From what seems the dawn of time (really the Middle Ages), lovers have been celebrating the day of St. Valentine or Valentine’s Day. And why stop such a rosy tradition? Affection shown in the form of symbolic confection (chocolate is the golden ticket), roses expressing the purity and rarity of the love shared, handwritten notes pouring one’s heart out for their significant other – it’s an alluring and deeply human holiday, where two people can let it all out with the hopes of affirming their eternal bond.
Of course, some see the holiday as just a way of getting lucky. It’s akin to New Year’s Eve, where even if you are single, you probably are going to get some sugar when the clock strikes midnight. Even single people live it up on Valentine’s Day, as evidenced by the special bar events and wild parties thrown around the world to help single people light a spark.
But whether you are single or not, you probably are in the business of man and woman business on Valentine’s Day. And if that’s the case, you better use a condom (unless you are planning on having a baby). But it’s easy to see why we should all consider today to be the Super Bowl, nay the World Cup, of condoms.
Sitting here on the shores of lovely Lake Malawi, amidst couples spooning and strolling the beach hand in hand, I realize that condom brands probably don’t take full advantage of this holiday. And why not?
For the past week, I have been listening to either Ugandan or Malawian radio, both heavily promoting the holiday almost on a full time basis. In Uganda, radio talk show hosts were gabbing about everything sex related – Kim Kardashian’s new full frontal nude shots in some lusty magazine in the states, which devolved into a comparison of Ugandan super models fashion sense and sex tapes versus the sex tapes and low cut brassieres we see donned by the Kardashian clan (somehow these were seen as “classy”), which turned into a heated dialogue about how Ugandan women should prepare for the holiday, which translated into a discussion on what kinds of expectations there were for men in the form of gifts, etc.
In Malawi, the radio hosts were joking all day today about what color the man needs to wear for the evening, recommendations about good gift ideas (pizza made the list, not sure why), and they even shared their number for callers to dial in and send voice greetings to their significant others.
So where are all the condom brands for this holiday? I noticed at least 3-4 massive night club parties being promoted by the countries’ respective beer brands and cellular networks, each with a love-related theme, special guest artists, and ways of engaging (in Uganda, Uganda Waragi was holding a singles party where each woman received a lock and each man received a key, and at the end of the night, the men would go around and “unlock” their new sweetheart – imagine the condom promotion that could have been done!).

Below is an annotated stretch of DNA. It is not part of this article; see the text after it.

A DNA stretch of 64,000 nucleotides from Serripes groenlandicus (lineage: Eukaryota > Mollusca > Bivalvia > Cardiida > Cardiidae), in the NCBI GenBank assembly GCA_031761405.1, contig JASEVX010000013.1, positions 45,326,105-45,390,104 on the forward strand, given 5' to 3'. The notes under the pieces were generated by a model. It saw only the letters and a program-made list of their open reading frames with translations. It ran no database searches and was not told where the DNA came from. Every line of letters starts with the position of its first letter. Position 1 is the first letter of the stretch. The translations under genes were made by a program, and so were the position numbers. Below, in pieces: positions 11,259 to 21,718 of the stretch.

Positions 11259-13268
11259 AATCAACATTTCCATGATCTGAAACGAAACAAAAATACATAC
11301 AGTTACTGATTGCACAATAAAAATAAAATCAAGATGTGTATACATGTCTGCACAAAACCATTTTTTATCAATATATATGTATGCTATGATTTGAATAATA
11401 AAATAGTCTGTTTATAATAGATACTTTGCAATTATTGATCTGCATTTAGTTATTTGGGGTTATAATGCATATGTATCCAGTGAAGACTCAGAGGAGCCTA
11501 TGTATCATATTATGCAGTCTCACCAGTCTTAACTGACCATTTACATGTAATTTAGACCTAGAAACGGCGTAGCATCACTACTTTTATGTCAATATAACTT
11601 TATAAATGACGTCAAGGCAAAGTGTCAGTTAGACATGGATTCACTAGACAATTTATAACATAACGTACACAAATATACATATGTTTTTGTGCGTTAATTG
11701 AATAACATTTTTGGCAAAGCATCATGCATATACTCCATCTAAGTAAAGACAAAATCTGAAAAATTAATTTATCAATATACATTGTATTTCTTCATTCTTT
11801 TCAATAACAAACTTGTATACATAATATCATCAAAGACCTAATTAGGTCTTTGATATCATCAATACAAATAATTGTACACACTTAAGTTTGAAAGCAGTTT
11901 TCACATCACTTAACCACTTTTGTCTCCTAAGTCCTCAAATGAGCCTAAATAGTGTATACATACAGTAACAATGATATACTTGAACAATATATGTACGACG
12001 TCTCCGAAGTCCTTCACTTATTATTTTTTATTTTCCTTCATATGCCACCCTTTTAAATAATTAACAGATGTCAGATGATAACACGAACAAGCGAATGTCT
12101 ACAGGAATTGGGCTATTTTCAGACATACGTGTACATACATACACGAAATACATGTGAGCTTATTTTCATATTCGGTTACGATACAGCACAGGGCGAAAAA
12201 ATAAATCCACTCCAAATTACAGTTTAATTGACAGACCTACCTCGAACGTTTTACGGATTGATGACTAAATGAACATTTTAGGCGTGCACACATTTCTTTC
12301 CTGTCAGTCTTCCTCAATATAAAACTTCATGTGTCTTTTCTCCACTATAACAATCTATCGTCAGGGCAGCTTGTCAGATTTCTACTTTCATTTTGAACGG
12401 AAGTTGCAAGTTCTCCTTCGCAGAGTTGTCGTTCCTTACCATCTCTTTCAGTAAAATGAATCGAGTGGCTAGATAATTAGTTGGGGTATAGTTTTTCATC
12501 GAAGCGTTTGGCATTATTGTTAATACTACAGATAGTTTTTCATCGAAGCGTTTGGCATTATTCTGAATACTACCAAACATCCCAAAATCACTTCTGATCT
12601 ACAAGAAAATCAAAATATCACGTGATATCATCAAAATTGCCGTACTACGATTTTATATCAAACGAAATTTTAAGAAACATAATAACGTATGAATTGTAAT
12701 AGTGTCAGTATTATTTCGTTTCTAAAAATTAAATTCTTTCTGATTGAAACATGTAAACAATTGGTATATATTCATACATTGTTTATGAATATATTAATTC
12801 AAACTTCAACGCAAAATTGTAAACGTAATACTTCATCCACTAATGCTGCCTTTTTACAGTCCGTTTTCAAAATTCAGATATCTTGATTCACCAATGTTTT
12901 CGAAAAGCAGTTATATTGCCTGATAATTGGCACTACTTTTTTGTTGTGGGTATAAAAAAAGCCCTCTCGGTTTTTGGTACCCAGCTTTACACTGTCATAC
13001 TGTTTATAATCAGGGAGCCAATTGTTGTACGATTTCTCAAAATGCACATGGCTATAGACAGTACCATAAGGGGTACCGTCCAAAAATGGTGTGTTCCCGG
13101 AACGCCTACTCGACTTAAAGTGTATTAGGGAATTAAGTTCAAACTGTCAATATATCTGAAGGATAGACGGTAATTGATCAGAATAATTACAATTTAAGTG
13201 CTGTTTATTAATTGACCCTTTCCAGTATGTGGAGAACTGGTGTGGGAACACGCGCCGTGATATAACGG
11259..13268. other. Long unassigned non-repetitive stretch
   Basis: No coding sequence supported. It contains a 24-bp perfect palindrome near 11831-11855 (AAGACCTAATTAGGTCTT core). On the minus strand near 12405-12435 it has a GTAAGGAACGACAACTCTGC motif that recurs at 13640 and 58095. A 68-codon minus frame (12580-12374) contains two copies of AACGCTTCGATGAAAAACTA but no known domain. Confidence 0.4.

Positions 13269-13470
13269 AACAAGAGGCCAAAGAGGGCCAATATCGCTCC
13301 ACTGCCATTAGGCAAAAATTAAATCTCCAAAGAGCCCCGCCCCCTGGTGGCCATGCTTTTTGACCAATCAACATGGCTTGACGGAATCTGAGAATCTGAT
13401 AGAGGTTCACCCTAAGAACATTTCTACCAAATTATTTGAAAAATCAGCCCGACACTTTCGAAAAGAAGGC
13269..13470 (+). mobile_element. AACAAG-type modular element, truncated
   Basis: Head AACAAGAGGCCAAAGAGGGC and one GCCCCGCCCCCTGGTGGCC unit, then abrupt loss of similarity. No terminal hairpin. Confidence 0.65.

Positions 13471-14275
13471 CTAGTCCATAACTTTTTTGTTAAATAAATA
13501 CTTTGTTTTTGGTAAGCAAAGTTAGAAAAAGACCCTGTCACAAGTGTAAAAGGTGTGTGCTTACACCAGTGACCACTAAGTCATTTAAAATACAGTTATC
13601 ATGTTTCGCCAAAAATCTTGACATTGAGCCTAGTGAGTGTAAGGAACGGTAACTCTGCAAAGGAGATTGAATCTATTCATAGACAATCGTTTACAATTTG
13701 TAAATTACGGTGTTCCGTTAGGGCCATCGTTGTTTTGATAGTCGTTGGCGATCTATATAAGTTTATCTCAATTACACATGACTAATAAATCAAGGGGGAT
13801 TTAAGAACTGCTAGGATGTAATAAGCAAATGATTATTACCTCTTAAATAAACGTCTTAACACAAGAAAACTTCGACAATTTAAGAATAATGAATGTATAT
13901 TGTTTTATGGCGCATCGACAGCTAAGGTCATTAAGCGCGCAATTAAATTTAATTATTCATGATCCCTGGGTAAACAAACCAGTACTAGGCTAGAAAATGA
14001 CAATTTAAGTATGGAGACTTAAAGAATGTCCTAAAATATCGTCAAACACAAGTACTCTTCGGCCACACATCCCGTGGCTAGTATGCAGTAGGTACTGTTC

Instead, we see governments and religious leaders leveraging the special day to promote abstinence – a failed and unrealistic approach that never works in cutting down unplanned pregnancies or preventing the transmission of HIV. In Thailand, due to the escalating rate of teenage pregnancies, the government has urged teenagers to go to dinner tonight instead of losing their virginity (Media surveys indicate that Valentine’s Day is the most popular day for Thai teenagers to lose their virginity). And in nearby Indonesia, a few angry Muslim clerics are about to issue a fatwa against the sale of condoms because of recent cross promotions of condoms sold with chocolate.
A few condoms companies do see the potential and are cashing in (and yes, saving lives in the process). In India, Yes2Condom.com, an online retailer of condoms, reported that condom sales rise about 10-20% each year around this time. And they support it by doing special value-added promotions, like free lubricant. Durex reports their global sales rise about 25% around Valentine’s Day. And in New York City, NYC Condoms (the world’s first municipal brand) has launched a Condom Finder App (download it here) to help you find condoms on your way to tonight’s festivities (or if you don’t live in NYC, you can use the www.condomfinder.org website for anywhere in the US).
Condom brands in Africa, as far as I can tell, are not tapping into this holiday. And this feels like a huge missed opportunity. The biggest condom brands in East Africa are in the business of public health, but ignoring something so obvious seems absurd, since today is – as I mentioned – the World Cup of sex. Can you imagine Nike or Adidas not advertising at major sporting events? What if Red Bull didn’t sponsor sky diving events? Or if Coca Cola didn’t promote itself at major summer events to remind people to cool themselves down with a drink? Those companies would be called insane – and probably would see a huge loss in sales.
I invite anyone who is reading this blog to share stories in the comments about brands that have tapped into this Valentine’s Day holiday anywhere in the world, let’s learn from each other how we can leverage this holiday to improve our impact in the prevention of HIV and unplanned pregnancies.
And also, I hope everyone gets lucky tonight…so here is some Lucky Dube.